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topic 0803

Poor corrosion resistance with zinc plating and blue passivation


Q. Hi everyone,

Is there anyone who knows how to improve the corrosion protection of zinc plated parts with blue passivation?

I tried different thicknesses, but not much improved!

Thanks for help!

Lawrence [last name deleted for privacy by Editor]


A. Dear Lawrence:

The following are a few possibilities:

1) There are some new blue passivates on the market which can increase NSS to about 150 hours (to white rust).
2) A number of vendors sell a sealant which will increase the NSS by about 100 hours (to white rust). These however may leach the film to more of a white finish rather than leave a blue color.
3) A lacquer is used in some applications to increase corrosion protection.

Trust this is of assistance.

Ken Lemke
Ken Lemke
Burlington, Ontario, Canada


A. If you want to improve corrosion resistance on zinc - try iridescent chromate. Blue Chromate gives 16-20 hours in NSS test.

Well, you can always apply a lacquer on the chromate

sara michaeli
sara michaeli signature 
Sara Michaeli
chemical process supplier
Tel-Aviv, Israel

Ed. note, Dec. 2012: this thread is largely from the late 1990s, so it predates the newer generation of RoHS-compatible trivalent chromates. Most of these new chromates are inherently clear, yet they deliver corrosion protection equal to the older yellow and iridescent chromates.


Q. Hi Ken and Sara ,

Can I have the name of the vendors provide new blue passivates and sealants, Ken? I tried lacquer before, but my client didn't like the color : (

Thanks Ken and Sara !

Lawrence [last name deleted for privacy by Editor]


A. Lawrence,

You may want to try using a dye in a Lacquer. I believe Dupont can provide whatever color you desire.

C Hardin


A. There is a blue chromate that I am very familiar with, that was originally formulated for Honda. It gives salt spray results very similar to yellow chromates.

ed budman
eb sig
Ed Budman
- Pennsylvania


Q. Hi,

I heard about some kind of sealant for zinc chromate which will increase the corrosion resistance by 100% or more!

How does the sealant increase the corrosion resistance ?


Lawrence [last name deleted for privacy by Editor]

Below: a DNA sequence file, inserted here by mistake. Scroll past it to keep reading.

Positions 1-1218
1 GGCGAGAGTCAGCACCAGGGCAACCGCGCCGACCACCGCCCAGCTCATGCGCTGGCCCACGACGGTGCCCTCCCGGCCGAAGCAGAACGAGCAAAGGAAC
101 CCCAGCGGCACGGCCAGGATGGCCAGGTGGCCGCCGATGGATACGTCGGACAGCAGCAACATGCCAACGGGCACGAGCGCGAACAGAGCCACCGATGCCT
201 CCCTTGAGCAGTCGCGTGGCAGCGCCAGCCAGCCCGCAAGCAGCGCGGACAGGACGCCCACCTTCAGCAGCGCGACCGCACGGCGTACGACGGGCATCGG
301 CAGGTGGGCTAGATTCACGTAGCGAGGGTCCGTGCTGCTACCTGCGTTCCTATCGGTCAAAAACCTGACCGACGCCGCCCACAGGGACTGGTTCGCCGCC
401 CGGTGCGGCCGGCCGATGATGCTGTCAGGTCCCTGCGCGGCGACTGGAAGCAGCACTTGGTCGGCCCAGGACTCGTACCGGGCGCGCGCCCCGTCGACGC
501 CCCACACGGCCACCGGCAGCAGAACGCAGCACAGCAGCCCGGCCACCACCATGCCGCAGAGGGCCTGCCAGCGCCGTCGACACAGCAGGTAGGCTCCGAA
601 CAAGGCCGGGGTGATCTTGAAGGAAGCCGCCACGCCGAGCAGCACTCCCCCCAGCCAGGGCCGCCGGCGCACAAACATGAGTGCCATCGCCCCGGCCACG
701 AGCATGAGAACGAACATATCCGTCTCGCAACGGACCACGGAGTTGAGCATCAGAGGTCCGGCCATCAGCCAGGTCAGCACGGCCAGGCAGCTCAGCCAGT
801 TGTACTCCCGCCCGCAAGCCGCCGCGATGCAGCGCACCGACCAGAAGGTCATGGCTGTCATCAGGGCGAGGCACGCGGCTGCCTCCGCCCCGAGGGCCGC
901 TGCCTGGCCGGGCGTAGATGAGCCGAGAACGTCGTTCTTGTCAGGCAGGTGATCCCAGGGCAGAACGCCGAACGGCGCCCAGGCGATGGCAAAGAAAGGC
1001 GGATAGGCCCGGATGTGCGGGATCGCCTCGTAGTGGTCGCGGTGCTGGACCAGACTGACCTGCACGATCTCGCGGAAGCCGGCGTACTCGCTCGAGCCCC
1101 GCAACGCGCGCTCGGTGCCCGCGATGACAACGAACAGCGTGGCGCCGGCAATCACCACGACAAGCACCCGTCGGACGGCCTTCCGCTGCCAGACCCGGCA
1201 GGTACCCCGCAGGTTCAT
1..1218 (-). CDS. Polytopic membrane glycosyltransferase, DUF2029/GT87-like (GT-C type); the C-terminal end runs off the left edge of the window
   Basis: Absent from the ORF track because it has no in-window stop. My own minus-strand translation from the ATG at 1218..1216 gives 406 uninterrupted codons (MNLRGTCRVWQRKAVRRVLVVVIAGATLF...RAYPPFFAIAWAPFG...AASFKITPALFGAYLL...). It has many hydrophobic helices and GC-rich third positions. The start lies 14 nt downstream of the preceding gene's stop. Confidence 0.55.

Hi Lawrence.

These 'sealants' are usually silane or zirconium 'top coats' that add one more layer of corrosion protection. These are, to my knowledge, proprietary -- I don't know of any formulation information available. The "100%" figure surely depends on the exact exposure conditions.


Ted Mooney,
Teds signature
Ted Mooney, P.E.
Pine Beach, New Jersey


Q. Hi guys, I was wondering if anybody can help me with an unusual passivate problem. I have a customer that only powdercoats half his job, the rest remains gold passivated zinc. At random some of the parts exhibit a hazing effect after they have been powdercoated. The thickness of the zinc is 14 micron and we have very tight process controls in our vat line. We use an alkaline zinc. Out of 100 units per month 10 may have this appearance.

Any help regarding the above would be greatly appreciated.

Kind regards.

Craig Anderson -
plating shop - Australia

A. Hi Craig. The temperature tolerance of chromated finishes is traditionally considered to be 140 °F... far below powder coating baking temperatures. If the chromate is fully cured, and the baking temperature is minimized, the bare chromate finish can often survive. But it is not a surprise when you get hazing; it's a surprise that you don't :-)

So be very careful that the chromate cures for 24 hours before powder coating, and that the powder baking temperature never exceeds the minimum necessary, and investigate the possibility of low baking temperature powders. Good luck.


Ted Mooney,
Teds signature
Ted Mooney, P.E.
Pine Beach, New Jersey

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